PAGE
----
Wednesday, November 21, 2012
Excerpt from The Teenager's Guide to the Safe Use of Cyber Porn
By Christopher Mulligan LCSW
How much porn is there?
According to Wendy and Larry Maltz, co-authors of The Porn Trap: The Essential Guide To Overcoming Problems Caused by Pornography, there are more than 400 million pages of pornography on the Internet. According to Dr. Patrick Carnes, one of the world's leading experts in the area of online sexual behavior, commercial pornography websites, magazines, books, DVDs, and cable television generate almost $320 billion annually worldwide. To put this in some perspective, in the United States alone, pornography revenues are larger than all the combined revenues from professional football, baseball, and basketball.
Dr. Carnes also reports that an estimated 72 million individuals visit pornography websites each year. Approximately twenty five percent of all search engine requests are pornography related. Ten percent of adult Internet users believe they are “cybersex” (online) addicts. Twenty percent of adults in the USA report having intentionally visited pornographic websites. Did you know that thirty percent of visitors to adult pornography sites are women?
The average age of first exposure to online pornography is 11 years old and seventy percent of teenagers report they have seen pornographic images online.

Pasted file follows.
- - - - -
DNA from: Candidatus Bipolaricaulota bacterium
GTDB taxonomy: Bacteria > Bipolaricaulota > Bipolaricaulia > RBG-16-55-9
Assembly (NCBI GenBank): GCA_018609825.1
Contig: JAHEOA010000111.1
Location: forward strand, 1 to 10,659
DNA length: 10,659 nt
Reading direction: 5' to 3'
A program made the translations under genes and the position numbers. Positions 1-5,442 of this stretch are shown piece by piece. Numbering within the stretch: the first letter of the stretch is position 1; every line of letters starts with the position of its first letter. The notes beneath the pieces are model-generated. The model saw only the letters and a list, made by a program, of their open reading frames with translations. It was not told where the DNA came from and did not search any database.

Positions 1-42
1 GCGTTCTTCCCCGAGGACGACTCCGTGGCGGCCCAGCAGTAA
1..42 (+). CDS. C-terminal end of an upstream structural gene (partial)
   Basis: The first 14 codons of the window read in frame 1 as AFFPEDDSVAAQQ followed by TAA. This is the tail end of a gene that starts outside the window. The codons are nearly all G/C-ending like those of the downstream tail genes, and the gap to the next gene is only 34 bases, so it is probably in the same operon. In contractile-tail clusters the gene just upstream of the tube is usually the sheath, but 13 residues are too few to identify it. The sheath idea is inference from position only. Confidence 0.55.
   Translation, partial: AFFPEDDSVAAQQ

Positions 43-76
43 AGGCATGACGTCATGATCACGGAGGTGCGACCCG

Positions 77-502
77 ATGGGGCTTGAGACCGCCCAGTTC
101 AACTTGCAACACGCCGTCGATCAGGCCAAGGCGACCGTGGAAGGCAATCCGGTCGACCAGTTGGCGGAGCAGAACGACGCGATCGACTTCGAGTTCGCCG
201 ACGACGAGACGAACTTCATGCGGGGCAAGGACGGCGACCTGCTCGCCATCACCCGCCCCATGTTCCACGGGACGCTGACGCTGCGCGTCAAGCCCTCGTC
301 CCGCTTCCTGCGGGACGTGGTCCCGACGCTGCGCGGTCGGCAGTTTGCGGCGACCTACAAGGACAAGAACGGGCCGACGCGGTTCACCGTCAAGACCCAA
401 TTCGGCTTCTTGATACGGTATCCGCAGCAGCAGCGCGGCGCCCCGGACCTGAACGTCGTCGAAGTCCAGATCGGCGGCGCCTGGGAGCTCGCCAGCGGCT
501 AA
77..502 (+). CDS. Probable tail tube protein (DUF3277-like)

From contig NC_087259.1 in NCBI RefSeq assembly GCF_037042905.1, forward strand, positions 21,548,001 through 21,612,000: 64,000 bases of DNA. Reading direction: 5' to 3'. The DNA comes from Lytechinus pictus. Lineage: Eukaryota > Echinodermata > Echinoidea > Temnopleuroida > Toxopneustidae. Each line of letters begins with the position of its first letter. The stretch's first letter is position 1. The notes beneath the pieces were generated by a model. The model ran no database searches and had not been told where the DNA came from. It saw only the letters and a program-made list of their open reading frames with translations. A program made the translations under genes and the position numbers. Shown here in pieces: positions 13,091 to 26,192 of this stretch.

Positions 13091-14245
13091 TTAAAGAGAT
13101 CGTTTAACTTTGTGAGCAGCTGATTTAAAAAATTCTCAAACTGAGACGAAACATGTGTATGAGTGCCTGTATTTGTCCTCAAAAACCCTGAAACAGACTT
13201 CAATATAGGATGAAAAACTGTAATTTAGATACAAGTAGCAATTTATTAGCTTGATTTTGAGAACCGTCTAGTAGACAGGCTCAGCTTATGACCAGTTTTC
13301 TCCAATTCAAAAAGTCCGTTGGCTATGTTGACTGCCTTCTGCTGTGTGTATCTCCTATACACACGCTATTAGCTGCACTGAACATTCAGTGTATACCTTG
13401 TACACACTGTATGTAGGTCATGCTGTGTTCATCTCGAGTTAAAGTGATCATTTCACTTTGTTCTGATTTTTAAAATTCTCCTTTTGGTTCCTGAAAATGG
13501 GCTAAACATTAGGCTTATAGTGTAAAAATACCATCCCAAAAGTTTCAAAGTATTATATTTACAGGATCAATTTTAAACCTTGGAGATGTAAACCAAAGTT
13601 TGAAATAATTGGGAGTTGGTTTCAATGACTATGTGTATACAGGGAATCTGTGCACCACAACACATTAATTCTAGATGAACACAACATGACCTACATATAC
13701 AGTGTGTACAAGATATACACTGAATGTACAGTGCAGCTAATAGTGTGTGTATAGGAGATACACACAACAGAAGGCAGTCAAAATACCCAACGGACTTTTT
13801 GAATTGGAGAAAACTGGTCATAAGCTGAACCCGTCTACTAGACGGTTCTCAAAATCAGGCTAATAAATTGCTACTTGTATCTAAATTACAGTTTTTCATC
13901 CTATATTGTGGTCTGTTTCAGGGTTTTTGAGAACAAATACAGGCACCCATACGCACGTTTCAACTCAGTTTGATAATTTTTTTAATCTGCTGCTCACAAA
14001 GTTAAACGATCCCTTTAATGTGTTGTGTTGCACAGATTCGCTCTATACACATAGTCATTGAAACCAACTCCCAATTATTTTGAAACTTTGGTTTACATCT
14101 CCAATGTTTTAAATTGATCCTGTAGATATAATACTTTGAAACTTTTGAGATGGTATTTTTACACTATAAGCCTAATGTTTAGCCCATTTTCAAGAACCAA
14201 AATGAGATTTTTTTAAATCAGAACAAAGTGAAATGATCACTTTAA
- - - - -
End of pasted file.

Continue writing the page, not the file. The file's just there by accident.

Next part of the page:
Does cyber porn come with instructions?
With dozens of search engines you can surf for an endless variety of sexual activities and sexual images. One word can bring up 250,000 different “hits” that contain pornographic photographs, videos, chat rooms, live WebCams, and advertisements for sexual products. Some of these websites display images of nude or nearly nude adults engaging in sexual activity. Some of these websites display sexual activity that includes animals, children, violence, and other sexual behavior that is frightening and confusing. One of the dangers of cyber porn is you really cannot control what type of image or video will “pop up.”
So, despite the amazing growth in Internet pornography, and the growth in technologies that make Internet pornography very accessible to all (such as laptops and mobile devices), Internet porn does not come with a set of instructions, a list of ingredients, or any type of warning about it’s possible danger.
So, why doesn’t cyber porn come with guidelines? Well, the porn industry doesn’t want guidelines or regulations, because they want to sell porn to anyone who can pay for their product – including teens. The porn industry wants as many customers as is possible, and there is really no better target audience than teens – as they can develop a life-long attachment to porn use.
Why doesn’t “sex ed” programs talk about cyber porn and cyber sex?
The fact is adults have not focused on the potential dangers of cyber porn in “sex ed” programs because of the attention given to cyber bullying and cyber predators. Certainly, the most common and high profile fears related to Internet use include online “harassment” or cyber bullying and exposure to adult “cyber predators” (child molesters). Despite the high profile nature of sexual predators, including television shows focusing on predatory adults, research studies from Harvard do not show an increase in overall predatory behavior as a result of the increase in internet use by young people.